Книга: Embedded Linux Primer: A Practical, Real-World Approach

11.3.1. BusyBox Init

11.3.1. BusyBox Init

Notice the symlink in Listing 11-5 called init. In Chapter 6 "System Initialization," you learned about the init program and its role in system initialization. Recall that the kernel attempts to execute a program called /sbin/init as the last step in kernel initialization. There is no reason why BusyBox can't emulate the init functionality, and that's exactly how the system illustrated by Listing 11-5 is configured. BusyBox handles the init functionality.

BusyBox handles system initialization differently from standard System V init. A Linux system using the System V (SysV) initialization as described in Chapter 6 requires an inittab file accessible in the /etc directory. BusyBox also reads an inittab file, but the syntax of the inittab file is different. In general, you should not need to use an inittab if you are using BusyBox. I agree with the BusyBox man page: If you need run levels, use System V initialization.[78]

Let's see what this looks like on an embedded system. We have created a small root file system based on BusyBox. We configured BusyBox for static linking, eliminating the need for any shared libraries. Listing 11-6 contains a tree listing of this root file system. We built this small file system using the steps outlined in Chapter 9, "File Systems," Section 9.10, "Building a Simple File System." We do not detail the procedure again here. The files in our simple file system are those shown in Listing 11-6.

Listing 11-6. Minimal BusyBox Root File System

$ tree
|-- bin
|   |-- busybox
|   |-- cat -> busybox
|   |-- dmesg -> busybox
|   |-- echo -> busybox
|   |-- hostname -> busybox
|   |-- ls -> busybox
|   |-- ps -> busybox
|   |-- pwd -> busybox
|   '-- sh -> busybox
|-- dev
|   '-- console
|-- etc
'-- proc
4 directories, 10 files

This BusyBox-based root file system occupies little more than the size needed for busybox itself. In this configuration, using static linking and supporting nearly 100 utilities, the BusyBox executable came in at less than 1MB:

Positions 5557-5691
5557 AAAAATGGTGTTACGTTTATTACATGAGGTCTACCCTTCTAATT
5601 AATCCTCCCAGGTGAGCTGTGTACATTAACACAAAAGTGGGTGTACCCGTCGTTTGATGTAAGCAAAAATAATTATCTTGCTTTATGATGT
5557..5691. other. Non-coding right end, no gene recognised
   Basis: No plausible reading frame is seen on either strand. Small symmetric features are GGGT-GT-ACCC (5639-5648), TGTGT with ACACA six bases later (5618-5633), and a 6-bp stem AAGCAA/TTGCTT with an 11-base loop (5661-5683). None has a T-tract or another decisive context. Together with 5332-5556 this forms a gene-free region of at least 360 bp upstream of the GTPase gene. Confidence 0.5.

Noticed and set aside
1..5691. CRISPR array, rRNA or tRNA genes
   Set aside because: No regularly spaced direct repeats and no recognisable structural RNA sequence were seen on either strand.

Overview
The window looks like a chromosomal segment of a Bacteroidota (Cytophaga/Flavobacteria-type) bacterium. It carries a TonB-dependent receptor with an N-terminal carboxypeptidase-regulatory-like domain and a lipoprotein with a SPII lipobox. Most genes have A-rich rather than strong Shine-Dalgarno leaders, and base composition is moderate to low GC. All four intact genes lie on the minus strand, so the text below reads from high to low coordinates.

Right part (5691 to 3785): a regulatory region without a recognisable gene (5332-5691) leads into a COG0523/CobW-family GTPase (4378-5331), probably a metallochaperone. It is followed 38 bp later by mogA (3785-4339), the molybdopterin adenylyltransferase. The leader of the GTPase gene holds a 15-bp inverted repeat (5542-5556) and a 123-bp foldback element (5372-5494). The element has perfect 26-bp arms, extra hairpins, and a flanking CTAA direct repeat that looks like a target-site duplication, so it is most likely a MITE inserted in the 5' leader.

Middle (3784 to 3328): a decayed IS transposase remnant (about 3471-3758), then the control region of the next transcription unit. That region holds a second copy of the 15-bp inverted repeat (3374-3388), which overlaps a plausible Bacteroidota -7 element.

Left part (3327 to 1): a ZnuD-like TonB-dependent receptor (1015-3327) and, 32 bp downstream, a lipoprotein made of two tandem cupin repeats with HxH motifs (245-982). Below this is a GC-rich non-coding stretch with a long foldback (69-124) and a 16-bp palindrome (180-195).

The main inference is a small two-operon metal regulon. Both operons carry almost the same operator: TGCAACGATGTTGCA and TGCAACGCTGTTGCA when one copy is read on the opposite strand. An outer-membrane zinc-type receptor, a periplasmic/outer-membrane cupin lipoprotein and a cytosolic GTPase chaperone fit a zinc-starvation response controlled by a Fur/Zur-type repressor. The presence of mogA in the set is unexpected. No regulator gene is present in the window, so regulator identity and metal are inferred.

# ls -l /bin/busybox
-rwxr-xr-x 1 root root 824724 Dec 3 2005 /bin/busybox

Now let's see how this system behaves. Listing 11-7 captures the console output on power-up on this BusyBox-based embedded system.

Listing 11-7. BusyBox Default Startup

Looking up port of RPC 100003/2 on
Looking up port of RPC 100005/1 on
VFS: Mounted root (nfs filesystem).
Freeing init memory: 96K
Bummer, could not run '/etc/init.d/rcS': No such file or directory
Please press Enter to activate this console.
BusyBox v1.01 (2005.12.03-19:09+0000) Built-in shell (ash)
Enter 'help' for a list of built-in commands.
-sh: can't access tty; job control turned off
/ #

The example of Listing 11-7 was run on an embedded board configured for NFS root mount. We export a directory on our workstation that contains the simple file system image detailed in Listing 11-6. As oneof the final steps in the boot process, the Linux kernel on our target board mounts a root file system via NFS. When the kernel attempts to execute /sbin/init, it fails because there is no /sbin/init on our file system. However, as we have seen, the kernel also attempts to execute /bin/sh. In our BusyBox-configured target, this succeeds, and busybox is launched via the symlink /bin/sh on our root file system.

The first thing BusyBox displays is the complaint that it can't find /etc/init.d/rcS. This is the default initialization script that BusyBox searches for. Instead of using inittab, this is the preferred method to initialize an embedded system based on BusyBox.

When it has completed initialization, BusyBox displays a prompt asking the user to press Enter to activate a console. When it detects the Enter key, it executes an ash shell session waiting for user input. The final message about job control is a result of the fact that we are creating the system console on a serial terminal. The Linux kernel contains code to disable job control if it detects the console on a serial terminal.

This example produced a working system, with nearly 100 Linux utilities available, including core utilities, file utilities, network support, and a reasonably capable shell. You can see that this simple package provides a powerful platform upon which to build your own system applications. Of course, it should be noted that without any support for libc and other system libraries, you would face a formidable task implementing your applications. You would have to provide support for all the usual system calls and other library functions that a typical C program relies on. Alternatively, you could statically link your applications against the libraries it depends on, but if you have more than a couple applications using this method, your applications will likely exceed the combined size of linking dynamically and having the shared libraries on your target.

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